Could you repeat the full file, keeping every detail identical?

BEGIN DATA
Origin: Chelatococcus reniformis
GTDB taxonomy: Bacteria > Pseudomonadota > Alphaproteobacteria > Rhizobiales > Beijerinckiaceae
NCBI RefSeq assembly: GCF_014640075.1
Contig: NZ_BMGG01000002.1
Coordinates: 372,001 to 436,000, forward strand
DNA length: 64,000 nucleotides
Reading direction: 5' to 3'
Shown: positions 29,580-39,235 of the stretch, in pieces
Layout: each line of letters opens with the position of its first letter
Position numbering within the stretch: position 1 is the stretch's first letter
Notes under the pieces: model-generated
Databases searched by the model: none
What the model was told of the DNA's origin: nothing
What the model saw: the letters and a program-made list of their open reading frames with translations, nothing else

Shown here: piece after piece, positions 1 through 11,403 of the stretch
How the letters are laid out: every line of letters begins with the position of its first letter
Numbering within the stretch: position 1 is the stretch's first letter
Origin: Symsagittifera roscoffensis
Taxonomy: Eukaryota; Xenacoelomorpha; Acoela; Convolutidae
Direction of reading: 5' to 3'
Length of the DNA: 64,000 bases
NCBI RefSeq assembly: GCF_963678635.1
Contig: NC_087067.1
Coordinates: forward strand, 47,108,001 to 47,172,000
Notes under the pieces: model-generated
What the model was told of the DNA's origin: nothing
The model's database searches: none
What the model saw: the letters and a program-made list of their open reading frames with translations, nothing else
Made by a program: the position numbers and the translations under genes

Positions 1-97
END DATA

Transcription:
Origin: Chelatococcus reniformis
GTDB taxonomy: Bacteria > Pseudomonadota > Alphaproteobacteria > Rhizobiales > Beijerinckiaceae
NCBI RefSeq assembly: GCF_014640075.1
Contig: NZ_BMGG01000002.1
Coordinates: 372,001 to 436,000, forward strand
DNA length: 64,000 nucleotides
Reading direction: 5' to 3'
Shown: positions 29,580-39,235 of the stretch, in pieces
Layout: each line of letters opens with the position of its first letter
Position numbering within the stretch: position 1 is the stretch's first letter
Notes under the pieces: model-generated
Databases searched by the model: none
What the model was told of the DNA's origin: nothing
What the model saw: the letters and a program-made list of their open reading frames with translations, nothing else

Shown here: piece after piece, positions 1 through 11,403 of the stretch
How the letters are laid out: every line of letters begins with the position of its first letter
Numbering within the stretch: position 1 is the stretch's first letter
Origin: Symsagittifera roscoffensis
Taxonomy: Eukaryota; Xenacoelomorpha; Acoela; Convolutidae
Direction of reading: 5' to 3'
Length of the DNA: 64,000 bases
NCBI RefSeq assembly: GCF_963678635.1
Contig: NC_087067.1
Coordinates: forward strand, 47,108,001 to 47,172,000
Notes under the pieces: model-generated
What the model was told of the DNA's origin: nothing
The model's database searches: none
What the model saw: the letters and a program-made list of their open reading frames with translations, nothing else
Made by a program: the position numbers and the translations under genes

Positions 1-97